Failure to Protect

If you want to market a new drug, you need to convince the FDA — in multiple tests, over the course of years — that it won't cause serious harm. If you want to sell a new pesticide, you need to prove the same thing. The burden of proof is on manufacturers to make the grade, and government regulators are the final judge.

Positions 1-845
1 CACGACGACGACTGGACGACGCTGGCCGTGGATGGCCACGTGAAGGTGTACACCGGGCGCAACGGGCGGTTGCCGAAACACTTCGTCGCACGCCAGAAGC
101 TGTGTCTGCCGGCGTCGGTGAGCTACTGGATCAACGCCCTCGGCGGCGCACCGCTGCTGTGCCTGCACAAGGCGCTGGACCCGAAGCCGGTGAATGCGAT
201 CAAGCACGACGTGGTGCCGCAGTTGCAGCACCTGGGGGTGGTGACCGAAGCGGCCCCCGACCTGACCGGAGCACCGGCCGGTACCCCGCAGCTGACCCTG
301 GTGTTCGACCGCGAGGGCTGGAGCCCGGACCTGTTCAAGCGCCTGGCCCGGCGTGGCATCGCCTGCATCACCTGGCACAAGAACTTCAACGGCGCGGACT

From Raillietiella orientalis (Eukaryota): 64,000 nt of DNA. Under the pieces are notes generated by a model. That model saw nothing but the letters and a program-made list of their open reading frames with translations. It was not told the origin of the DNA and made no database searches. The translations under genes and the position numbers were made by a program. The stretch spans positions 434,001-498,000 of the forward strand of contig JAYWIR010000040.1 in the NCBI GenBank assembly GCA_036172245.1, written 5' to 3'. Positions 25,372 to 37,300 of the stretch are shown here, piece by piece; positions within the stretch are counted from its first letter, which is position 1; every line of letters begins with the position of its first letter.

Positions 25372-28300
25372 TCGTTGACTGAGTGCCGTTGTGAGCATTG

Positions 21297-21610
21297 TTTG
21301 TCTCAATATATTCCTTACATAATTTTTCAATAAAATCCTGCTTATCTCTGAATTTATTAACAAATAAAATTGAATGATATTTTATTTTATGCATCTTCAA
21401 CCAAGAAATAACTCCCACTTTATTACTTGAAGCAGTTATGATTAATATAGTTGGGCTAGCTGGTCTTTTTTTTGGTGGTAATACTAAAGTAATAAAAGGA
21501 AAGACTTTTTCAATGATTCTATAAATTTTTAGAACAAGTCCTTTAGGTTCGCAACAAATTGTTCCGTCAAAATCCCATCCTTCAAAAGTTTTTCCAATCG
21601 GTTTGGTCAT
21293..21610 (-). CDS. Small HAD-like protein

But if you want to market a new chemical for use in a product — even one that will come into contact with children or pregnant women — it's up to the EPA to prove that it's unsafe, using whatever data are provided by the chemical company, with little power to ask for more. And if it's one of the 62,000 chemicals that were already in use when the TSCA went into effect in 1976 — a category that includes BPA — chances are it was never really tested by the government at all. "Chemicals are deemed safe until the EPA can prove that they are dangerous," says Richard Wiles, executive director of the nonprofit Environmental Working Group. "It's completely backward." 

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